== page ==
By Arab News
By Dr. John C. Hulsman*
Given the panic enveloping the globe, let us logically think through the political risk ramifications of the coronavirus. The basic, Platonic question that first needs decisively answering is this: Is the coronavirus the political risk event of the 21st century so far, or is it just one of a series of lesser crises out there?
I think that answer must now be clear to even the dimmest of analysts. The global health crisis the coronavirus represents — along with its huge economic, geopolitical, and political ramifications — towers above any other single-issue event that has happened over the past 20 years, both in its obvious global scope, as well as the shock that closing huge components of the world’s economy represents. This is the equivalent of our generation’s global war. It is the big one.
Second, as was true with the last great global pandemic, the Spanish flu of 1918-1920, the coronavirus is likely to serve as an accelerant of trends that are already present. In the case of the present pandemic, the coronavirus amounts to the next chapter in the already established worldwide shift toward the delinkage of globalization itself. While free trade will (and must) continue, it will not be as “free” as before; more and more trade will be regional in orientation, as global supply chains dissolve in the face of tariffs and health panics. This will have the profoundest implications for the world.
Third, this once-in-a-generation political risk event upends the basic global geopolitical narrative. Think of the great powers (the US, China, and the EU) as players at the poker table. The game has a clearly defined set of rules and patterns and who is winning (China, above all, recently) and who is losing (the EU, relatively) has not radically changed for quite a while. The coronavirus upends the game, thrusting all the cards high into the air. In a basic sense, the player who picks up his cards — in the immediate aftermath of the global pandemic — and plays them best can fundamentally alter the trajectory of the game itself.
All the powers have basic strengths and weaknesses made clear by the crisis. China, where the virus originated and initially by far the hardest-hit power, is coming out of the crisis ahead of the rest; in fact, the West itself — and especially the US — has not begun to see the worst of things.
China comes out of things in better shape than most, having taken the hit and — using state control to marshal its disciplined public — managed to best this first wave of the pandemic. While 30 percent of Chinese businesses are still not open, and many others have been underutilized for much of a quarter now, Beijing can at least look forward to being able to get back to normal while the others struggle with the darkness of the plague. On the other hand, in the longer term, a delinkage of globalization hurts China — by far the world’s greatest exporting power — more than anyone else.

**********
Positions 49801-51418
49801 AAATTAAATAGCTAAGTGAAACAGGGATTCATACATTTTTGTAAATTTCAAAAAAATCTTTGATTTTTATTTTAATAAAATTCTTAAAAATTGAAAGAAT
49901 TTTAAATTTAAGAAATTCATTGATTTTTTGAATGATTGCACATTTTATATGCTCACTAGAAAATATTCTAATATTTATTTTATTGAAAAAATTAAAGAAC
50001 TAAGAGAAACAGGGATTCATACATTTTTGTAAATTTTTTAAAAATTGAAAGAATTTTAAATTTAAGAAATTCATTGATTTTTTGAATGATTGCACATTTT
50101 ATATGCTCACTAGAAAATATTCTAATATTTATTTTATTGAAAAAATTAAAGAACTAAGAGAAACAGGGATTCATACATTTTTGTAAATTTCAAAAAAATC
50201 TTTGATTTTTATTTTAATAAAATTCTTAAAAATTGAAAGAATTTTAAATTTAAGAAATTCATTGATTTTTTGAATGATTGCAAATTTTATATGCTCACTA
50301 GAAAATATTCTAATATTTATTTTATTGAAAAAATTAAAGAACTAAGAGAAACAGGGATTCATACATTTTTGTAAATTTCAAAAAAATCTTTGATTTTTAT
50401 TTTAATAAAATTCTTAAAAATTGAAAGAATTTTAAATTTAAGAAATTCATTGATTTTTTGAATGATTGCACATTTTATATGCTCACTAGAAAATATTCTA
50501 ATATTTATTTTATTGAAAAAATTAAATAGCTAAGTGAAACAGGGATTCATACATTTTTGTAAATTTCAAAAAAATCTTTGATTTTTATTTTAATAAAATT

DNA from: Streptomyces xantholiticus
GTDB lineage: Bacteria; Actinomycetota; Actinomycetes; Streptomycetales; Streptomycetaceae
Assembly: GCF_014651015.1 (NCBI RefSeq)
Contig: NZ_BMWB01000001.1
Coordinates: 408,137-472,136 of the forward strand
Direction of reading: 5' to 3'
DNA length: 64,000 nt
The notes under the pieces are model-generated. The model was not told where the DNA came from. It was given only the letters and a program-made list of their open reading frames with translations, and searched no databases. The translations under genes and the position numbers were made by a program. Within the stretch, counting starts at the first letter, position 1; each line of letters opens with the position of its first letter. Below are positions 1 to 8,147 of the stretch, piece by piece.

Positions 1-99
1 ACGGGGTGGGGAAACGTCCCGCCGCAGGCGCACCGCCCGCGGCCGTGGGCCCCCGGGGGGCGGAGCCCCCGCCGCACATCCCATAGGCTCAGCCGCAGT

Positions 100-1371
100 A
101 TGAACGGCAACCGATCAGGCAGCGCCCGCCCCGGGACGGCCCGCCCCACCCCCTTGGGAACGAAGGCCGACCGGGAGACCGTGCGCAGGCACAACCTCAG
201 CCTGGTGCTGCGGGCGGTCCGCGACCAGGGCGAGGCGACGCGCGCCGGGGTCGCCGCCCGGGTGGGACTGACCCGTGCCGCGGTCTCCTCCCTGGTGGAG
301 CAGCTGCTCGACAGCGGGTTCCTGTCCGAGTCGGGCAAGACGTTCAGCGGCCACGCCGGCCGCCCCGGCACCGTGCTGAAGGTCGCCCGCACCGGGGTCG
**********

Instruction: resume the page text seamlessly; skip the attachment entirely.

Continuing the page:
The US, while possessing both the most advanced and most dynamic economy in the world, also has a terrible political leadership that has been dreadfully slow to react. Also, the country’s rickety health care system has resulted in there being scandalously little overall testing for the virus — an avoidable lapse that will lead to more deaths than are necessary. The virus has yet to really strike America. When it does, these glaring deficiencies will be horribly clear to all. Following the pandemic, the US could well lose further geopolitical market share to the others.
Finally, there is the EU. As we have predicted over and over in this column, the continent-wide governance of Europe is not fit for purpose in our new era. The EU is an edifice made for sunshine, not for rain. The minute there is a real crisis, all talk of “solidarity” goes out the window, as the Germans hoard surgical masks from desperately pressed Italians. Nor have there been sufficient EU-wide monetary policies put in place to brace the virus-infested French, Spanish, and Italians.
But crises can also amount to opportunities. The frugal Germans — belatedly, under the perpetually sleepy Angela Merkel, at last aware of the danger to themselves — have remarkably pledged to open the spending spigots to the tune of €500 billion ($537 billion) to combat the virus. Berlin has pledged to do whatever it takes to safeguard its economy; it can now hardly fault other European countries from doing the same. This removes a great obstacle to EU-wide reform, if the great European powers could only compromise.
A Germany that grudgingly allows more continent-wide spending (at today’s subterranean interest rates); a France that settles for less than an EU super-state but does manage to move Europe toward at least confederation; and an Italy that gets to spend more but only on specifically targeted areas to stimulate future structural growth, is at last possible. It will take vision to achieve Europe’s dramatic turnaround, but at least — following the carnage of the coronavirus — the pieces to do so are on the table.
- Dr. John C. Hulsman is the president and managing partner of John C. Hulsman Enterprises, a prominent global political risk consulting firm. He is also senior columnist for City AM, the newspaper of the City of London. He can be contacted via www.chartwellspeakers.com.